CI/CD pipelines are a whole lot easier with Docker. In the days you needed a build server set up with all the tools your app needed - Maven, NuGet, make, MSBuild, NUnit - and the versions needed to be kept in sync with the whole team otherwise you got crazy errors.
With Docker multi-stage builds your Dockerfile is the build server :) All you need in your CI/CD pipeline is something that can run
docker commands. In this exercise you’ll see how to run Jenkins in a container and use it to build an app, package it in a Docker image and publish it to Docker Hub.
1. Start Jenkins
The source code repo for the sample app includes a Docker Compose file to run Jenkins. Start by cloning the repo:
git clone https://github.com/sixeyed/pi.git && cd pi && git checkout bday7
And now run the Jenkins compose file:
docker-compose -f jenkins.yml up -d
That starts a custom deployment of Jenkins built from this Dockerfile. It installs all the plugins the build needs and configures the pipeline, so this is a portable Jenkins server just for this project.
Browse to Jenkins and click log in at the top right of the screen. Log in with username
pi and password
pi (you may have to wait a few moments for Jenkins to start up).
2. Add your Docker Hub token
Your Jenkins server is configured to build a simple app, run some tests and push the image to Docker Hub. To push to Docker Hub you need to give Jenkins your credentials, but don’t use your Docker Hub password - create an access token which you can delete after the exercise.
Browse to https://hub.docker.com/settings/security and click New Access Token. Give the token a name and click Create:
Hub generates an access token for you. Be sure to copy it to the clipboard, you can’t view it again.
Now head to the Jenkins credentials page and click Add Credentials. Enter a new credential called
- for Username use your Docker Hub ID (not your email address)
- for Password use the Hub access token you just created
- for ID use
- for Description use
3. Build and share!
Browse to the Pi job in Jenkins. You may see a job there which has failed at the Push stage - that’s because it ran before you had entered your Docker Hub credentials :)
Click Build Now from the left menu to start a new build. As it progresses you can click the green blocks to view the logs for each stage. When it completes it looks like this:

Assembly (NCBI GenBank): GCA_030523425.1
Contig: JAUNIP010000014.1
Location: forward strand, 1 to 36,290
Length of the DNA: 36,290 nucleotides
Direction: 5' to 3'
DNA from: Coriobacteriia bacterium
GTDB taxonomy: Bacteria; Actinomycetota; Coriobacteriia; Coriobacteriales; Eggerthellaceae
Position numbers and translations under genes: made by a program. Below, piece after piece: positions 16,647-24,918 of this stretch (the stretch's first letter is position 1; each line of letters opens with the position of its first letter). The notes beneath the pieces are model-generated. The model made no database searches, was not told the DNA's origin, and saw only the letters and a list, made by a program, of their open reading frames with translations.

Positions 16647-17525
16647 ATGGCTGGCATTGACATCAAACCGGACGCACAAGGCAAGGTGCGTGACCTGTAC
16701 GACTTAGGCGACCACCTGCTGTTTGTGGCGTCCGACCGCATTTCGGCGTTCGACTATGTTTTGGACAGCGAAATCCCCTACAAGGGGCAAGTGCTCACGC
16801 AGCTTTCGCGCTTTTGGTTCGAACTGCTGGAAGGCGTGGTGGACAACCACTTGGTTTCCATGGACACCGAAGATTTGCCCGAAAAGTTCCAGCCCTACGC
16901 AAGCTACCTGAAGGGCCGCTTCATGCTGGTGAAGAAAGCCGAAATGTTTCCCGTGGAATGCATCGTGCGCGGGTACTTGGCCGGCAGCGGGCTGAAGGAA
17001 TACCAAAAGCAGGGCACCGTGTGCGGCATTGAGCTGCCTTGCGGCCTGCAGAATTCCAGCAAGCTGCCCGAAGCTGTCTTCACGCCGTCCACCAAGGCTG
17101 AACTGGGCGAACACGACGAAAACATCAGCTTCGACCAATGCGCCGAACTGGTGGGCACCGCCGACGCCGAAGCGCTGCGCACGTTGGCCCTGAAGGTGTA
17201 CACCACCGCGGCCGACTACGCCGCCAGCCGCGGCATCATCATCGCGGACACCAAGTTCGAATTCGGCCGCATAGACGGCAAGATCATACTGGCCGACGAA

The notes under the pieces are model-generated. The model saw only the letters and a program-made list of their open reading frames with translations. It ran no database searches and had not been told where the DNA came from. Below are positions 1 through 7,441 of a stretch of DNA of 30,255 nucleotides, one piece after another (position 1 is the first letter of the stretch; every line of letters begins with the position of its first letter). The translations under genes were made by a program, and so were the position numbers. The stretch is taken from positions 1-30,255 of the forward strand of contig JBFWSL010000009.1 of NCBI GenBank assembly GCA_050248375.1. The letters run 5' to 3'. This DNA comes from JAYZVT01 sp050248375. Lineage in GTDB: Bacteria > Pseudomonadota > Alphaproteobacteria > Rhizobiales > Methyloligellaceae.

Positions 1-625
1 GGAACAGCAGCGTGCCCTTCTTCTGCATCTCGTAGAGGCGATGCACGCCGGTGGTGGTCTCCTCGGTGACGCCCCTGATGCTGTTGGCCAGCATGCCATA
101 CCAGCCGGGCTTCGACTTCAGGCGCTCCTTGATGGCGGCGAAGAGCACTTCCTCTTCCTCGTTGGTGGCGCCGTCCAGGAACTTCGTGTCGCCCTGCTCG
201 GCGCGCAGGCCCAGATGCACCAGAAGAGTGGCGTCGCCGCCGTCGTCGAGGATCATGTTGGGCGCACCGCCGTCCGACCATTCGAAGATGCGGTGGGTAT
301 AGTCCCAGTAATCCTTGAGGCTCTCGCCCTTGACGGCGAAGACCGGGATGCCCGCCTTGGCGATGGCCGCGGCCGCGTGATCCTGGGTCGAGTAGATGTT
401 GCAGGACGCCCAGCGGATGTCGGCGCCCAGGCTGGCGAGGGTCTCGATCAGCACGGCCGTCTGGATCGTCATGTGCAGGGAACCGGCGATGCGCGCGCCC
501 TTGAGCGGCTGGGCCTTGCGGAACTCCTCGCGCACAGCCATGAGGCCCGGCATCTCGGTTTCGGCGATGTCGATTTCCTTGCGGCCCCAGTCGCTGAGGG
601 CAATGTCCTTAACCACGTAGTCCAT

The build pipeline uses this Jenkinsfile which is fairly simple - all the steps use
- Verify prints out the versions of the Docker components
- Build builds the app using a multi-stage Dockerfile
- Test runs a container to test the app
- Push pushes the built image to Docker Hub
Check your Docker Hub page and you’ll see a new image there called
pi, pushed by the Jenkins job.
So what actually happened?
Jenkins is running in a container, mounting a volume to use the Docker API. When the pipeline runs
docker commands, they actually get executed on the same Docker Engine where Jenkins itself is running:
That gives you a very clean CI setup when you can run a Jenkins container on any Docker Engine, and you don’t need any pre-requisites. This is a .NET Core app, but you don’t need any .NET tools installed to build or run the app with Docker.
The Jenkins pipeline steps use Docker for all the hard work, the Jenkinsfile really just states the workflow. This example uses GitHub for source control and Docker Hub for distribution, but you could swap those out for self-hosted options in containers if you wanted to run your whole pipeline on your laptop :)
4. Test the app
The demo app calculates Pi to a specified number of decimal places. In the build pipeline you can see the container running in the test stage, printing out Pi to 6 decimal places.
You can also run the container as a web app:
docker container run -d -p 80:80 pi:bday7 -m web
Now browse to the application and you’ll see Pi. You can add a
?dp= querystring to your URL to calculate Pi to a larger number of decimal places - this is computationally expensive, so it can be a useful benchmark:
You can run that same app anywhere because it’s now publicly available on Docker Hub, under your username :)
This was a simple introduction to a CI pipeline using Jenkins in a Docker container and publishing to Docker Hub. The great thing about this is it’s super simple to spin up, so even if you’re mainly using a managed build service like GitHub Actions or Docker Hub automated builds, you can easily run your own version if you need more flexibility, or if the service goes offline…
If you want to learn more, check out:
- Learn Docker in a Month of Lunches by Docker Captain Elton Stoneman which has chapters on Dockerized CI/CD pipelines
- The DevOps 2.6 Toolkit by Docker Captain Viktor Farcic, which looks at CD with Kubernetes and Jenkins X.
How do Docker multi-stage builds make CI pipelines simple? Select only one option
- ( ) You can define your dependencies by linking to GitHub repos
- (x) You don’t need any tools to build the app, the only pre-req is Docker
- ( ) You can run a VM using the build image named in the Dockerfile
What’s the recommended way to run Jenkins in a container and use Docker inside Jenkins jobs? Select only one option
- (x) Mount the Docker API socket as a volume
- ( ) Run Docker-in-Docker inside the Jenkins container
- ( ) Expose the Docker API on a TCP/IP port and connect from inside Jenkins
Why should you run tests using containers in your CI pipeline? Select only one option
- ( ) You can easily use them for user testing toom just by publishing ports
- ( ) You can leave containers running between builds and save on startup times
- (x) You can quickly spin up the whole app and run full end-to-end tests